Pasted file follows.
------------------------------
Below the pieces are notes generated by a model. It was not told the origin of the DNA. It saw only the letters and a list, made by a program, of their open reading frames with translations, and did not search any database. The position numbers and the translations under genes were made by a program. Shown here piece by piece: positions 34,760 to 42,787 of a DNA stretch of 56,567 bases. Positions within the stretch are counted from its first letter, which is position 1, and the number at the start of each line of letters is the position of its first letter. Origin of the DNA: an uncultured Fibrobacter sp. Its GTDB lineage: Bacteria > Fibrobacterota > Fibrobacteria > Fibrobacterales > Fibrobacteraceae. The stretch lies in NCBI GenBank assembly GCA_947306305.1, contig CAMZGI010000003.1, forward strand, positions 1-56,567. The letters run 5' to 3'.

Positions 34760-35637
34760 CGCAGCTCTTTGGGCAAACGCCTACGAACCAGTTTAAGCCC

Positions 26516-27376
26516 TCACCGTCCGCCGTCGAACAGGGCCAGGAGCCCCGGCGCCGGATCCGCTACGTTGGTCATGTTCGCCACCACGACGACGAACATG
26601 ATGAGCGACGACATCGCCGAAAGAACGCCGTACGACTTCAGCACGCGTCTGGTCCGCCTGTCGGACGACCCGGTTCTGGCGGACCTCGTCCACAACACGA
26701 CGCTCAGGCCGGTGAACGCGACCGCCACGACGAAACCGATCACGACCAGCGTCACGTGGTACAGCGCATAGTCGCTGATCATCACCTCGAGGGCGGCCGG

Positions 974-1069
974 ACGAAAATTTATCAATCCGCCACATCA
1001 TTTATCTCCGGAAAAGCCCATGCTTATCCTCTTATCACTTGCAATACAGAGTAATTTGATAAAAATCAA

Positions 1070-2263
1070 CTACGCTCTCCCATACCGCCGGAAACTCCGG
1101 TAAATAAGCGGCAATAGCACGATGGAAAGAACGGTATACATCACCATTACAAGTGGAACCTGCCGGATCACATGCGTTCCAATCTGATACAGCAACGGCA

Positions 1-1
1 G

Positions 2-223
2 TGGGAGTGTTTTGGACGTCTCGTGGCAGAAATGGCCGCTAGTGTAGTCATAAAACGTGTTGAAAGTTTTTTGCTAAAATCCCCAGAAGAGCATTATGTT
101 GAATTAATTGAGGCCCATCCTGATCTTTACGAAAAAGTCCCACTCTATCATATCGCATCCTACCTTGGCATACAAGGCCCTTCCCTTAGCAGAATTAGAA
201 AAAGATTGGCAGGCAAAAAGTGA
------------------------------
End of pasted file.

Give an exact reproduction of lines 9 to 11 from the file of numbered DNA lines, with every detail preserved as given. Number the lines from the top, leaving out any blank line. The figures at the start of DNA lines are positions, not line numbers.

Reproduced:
974 ACGAAAATTTATCAATCCGCCACATCA
1001 TTTATCTCCGGAAAAGCCCATGCTTATCCTCTTATCACTTGCAATACAGAGTAATTTGATAAAAATCAA

Positions 1070-2263